Here are some critical differences between recruitment and selection:
|RECRUITMENT PROCESS||SELECTION PROCESS|
|Meaning||Recruitment is the activity of searching for candidates and encouraging them to apply.||Selection is the activity of selecting the best candidates and offering them a job.|
|Objective||More and more people are being asked to apply for open jobs.||Choosing the best candidate and declining other candidates.|
|Key Factor||Advertising the job||Appointment of a new employee|
|Process||The company lets people know about job openings through different channels and candidates can fill out an application form.||The company makes applicants go through several steps, such as filling out forms, taking written tests, going on interviews, taking medical tests, etc.|
|Contractual Relation||Since recruitment only means telling people about openings, no contractual relationship is made.||When an employer chooses an employee, a contract is made between the parties.|
When it comes to the difference between recruitment and selection, the following points are essential:
- Recruitment is the process of finding and selecting employees for a job. In contrast, the selection is the process of determining who should be hired for a job.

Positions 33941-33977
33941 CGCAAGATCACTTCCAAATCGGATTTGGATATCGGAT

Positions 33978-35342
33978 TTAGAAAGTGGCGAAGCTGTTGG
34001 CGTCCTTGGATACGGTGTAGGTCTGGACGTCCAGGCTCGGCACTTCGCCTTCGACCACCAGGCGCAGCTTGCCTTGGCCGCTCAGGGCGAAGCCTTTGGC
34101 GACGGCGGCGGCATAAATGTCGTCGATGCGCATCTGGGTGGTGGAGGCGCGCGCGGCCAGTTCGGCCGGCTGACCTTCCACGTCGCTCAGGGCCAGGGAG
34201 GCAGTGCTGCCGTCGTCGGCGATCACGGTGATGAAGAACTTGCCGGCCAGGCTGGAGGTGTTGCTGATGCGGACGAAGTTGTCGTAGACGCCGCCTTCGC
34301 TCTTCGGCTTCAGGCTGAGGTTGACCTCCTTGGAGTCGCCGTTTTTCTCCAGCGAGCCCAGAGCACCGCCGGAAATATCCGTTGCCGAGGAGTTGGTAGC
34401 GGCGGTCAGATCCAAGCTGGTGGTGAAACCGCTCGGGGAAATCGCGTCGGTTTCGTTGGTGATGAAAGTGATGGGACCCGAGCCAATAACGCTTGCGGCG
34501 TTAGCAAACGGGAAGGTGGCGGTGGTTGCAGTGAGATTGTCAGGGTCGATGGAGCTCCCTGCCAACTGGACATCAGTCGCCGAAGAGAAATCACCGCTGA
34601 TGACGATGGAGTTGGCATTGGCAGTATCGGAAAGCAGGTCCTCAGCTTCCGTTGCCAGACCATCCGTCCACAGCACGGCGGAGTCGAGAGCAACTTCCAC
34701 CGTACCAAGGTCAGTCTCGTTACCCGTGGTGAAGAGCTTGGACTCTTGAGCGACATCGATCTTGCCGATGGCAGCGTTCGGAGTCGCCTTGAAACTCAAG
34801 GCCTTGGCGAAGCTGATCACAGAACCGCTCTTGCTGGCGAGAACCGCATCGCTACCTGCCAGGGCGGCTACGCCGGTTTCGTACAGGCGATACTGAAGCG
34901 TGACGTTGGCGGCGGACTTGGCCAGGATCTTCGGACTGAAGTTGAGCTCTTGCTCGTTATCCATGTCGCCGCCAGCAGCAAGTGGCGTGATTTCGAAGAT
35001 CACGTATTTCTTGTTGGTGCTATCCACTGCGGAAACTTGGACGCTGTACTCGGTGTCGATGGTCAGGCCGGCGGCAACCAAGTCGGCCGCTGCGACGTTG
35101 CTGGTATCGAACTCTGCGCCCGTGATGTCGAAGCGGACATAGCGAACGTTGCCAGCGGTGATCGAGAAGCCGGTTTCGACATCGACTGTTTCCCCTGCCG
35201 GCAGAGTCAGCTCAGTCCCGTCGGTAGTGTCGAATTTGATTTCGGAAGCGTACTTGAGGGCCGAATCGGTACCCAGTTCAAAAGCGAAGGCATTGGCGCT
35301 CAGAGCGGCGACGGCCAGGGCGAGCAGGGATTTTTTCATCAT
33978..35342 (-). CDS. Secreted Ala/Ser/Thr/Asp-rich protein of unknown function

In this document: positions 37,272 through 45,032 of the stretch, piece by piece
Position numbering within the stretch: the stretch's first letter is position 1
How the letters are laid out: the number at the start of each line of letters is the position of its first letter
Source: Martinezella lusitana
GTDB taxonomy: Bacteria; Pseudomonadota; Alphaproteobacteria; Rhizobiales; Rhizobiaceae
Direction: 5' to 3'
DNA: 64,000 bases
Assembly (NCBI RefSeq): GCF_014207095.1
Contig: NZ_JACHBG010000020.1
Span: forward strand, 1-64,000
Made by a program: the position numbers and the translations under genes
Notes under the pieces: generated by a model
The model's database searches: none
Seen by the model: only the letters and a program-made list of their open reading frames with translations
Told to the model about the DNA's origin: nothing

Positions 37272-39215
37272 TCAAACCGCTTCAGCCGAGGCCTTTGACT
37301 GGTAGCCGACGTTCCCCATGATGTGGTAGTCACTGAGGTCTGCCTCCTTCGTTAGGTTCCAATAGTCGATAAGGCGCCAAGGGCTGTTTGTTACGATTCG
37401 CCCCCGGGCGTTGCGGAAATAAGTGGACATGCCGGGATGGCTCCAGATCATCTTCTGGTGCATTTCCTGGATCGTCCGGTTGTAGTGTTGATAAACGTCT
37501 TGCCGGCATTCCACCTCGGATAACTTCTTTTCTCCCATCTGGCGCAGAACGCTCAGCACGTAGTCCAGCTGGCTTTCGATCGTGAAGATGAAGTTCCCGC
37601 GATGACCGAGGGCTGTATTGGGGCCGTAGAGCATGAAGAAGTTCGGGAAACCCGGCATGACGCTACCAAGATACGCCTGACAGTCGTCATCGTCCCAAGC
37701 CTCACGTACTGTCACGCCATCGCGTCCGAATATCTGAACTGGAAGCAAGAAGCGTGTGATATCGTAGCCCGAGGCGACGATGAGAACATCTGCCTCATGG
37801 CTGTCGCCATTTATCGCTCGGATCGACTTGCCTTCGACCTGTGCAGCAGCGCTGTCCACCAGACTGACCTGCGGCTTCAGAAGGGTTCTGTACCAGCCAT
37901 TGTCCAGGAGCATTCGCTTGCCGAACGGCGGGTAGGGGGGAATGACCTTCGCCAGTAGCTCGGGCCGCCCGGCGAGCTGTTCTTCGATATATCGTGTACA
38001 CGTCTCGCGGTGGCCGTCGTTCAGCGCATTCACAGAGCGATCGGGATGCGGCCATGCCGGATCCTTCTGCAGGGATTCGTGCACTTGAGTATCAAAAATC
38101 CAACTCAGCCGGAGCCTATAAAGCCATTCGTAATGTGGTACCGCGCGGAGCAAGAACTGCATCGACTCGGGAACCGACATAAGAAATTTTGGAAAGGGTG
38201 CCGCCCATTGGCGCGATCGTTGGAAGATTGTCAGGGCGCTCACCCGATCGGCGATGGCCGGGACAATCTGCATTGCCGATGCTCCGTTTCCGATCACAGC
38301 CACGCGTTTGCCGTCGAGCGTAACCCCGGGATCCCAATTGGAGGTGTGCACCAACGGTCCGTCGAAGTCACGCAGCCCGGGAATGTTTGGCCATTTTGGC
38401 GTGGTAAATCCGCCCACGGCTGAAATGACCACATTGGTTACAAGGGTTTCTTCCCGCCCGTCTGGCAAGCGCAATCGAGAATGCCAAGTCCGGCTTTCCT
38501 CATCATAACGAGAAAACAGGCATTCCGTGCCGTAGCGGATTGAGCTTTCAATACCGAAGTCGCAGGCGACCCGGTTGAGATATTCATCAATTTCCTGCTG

- Recruitment focuses on finding the best fit for the job while selection focuses on finding candidates who meet the qualifications required for the job.
- Recruitment often occurs randomly, while selection often occurs as a result of a systematic search. Systematic search refers to a process where employers systematically compare candidates against predetermined criteria to find the best candidate for the job.
- In recruitment, the hiring person pays less attention to each candidate. While the selection process is more thorough. Here, recruiters try to learn everything they can about each candidate to pick the best person for the job.
- Recruitment is an excellent way to get more and more people to apply for jobs. Selection is a kind of relatively “negative” process because it takes people off the list who aren’t good enough.
- Recruitment takes less time and money because you must list the job requirements and encourage people to apply. Selection involves a lot of different tasks, which can take time and cost a lot of money.
Do you know that traicie’s sourcing tools for recruiters can help the Hiring Team not just to eliminate Cognitive Biases in Recruitment but also add value to the strategic, operational value of the recruiting process :
- Cost of a job board – Reduce annual spending on job boards
- Cost of HR tools – Reduce the cost of surveys and assessment tools
- Recruitment costs – Reduce selection costs
- Internal mobility – Fill more skilled jobs with internal staff
- Time to hire – Reduce the number of days a role goes unfilled
- Salary costs – Reduce overall salary costs
- Attrition – Reduce the rate of turnover
- Recruitment cost – Reduce the general recruitment cost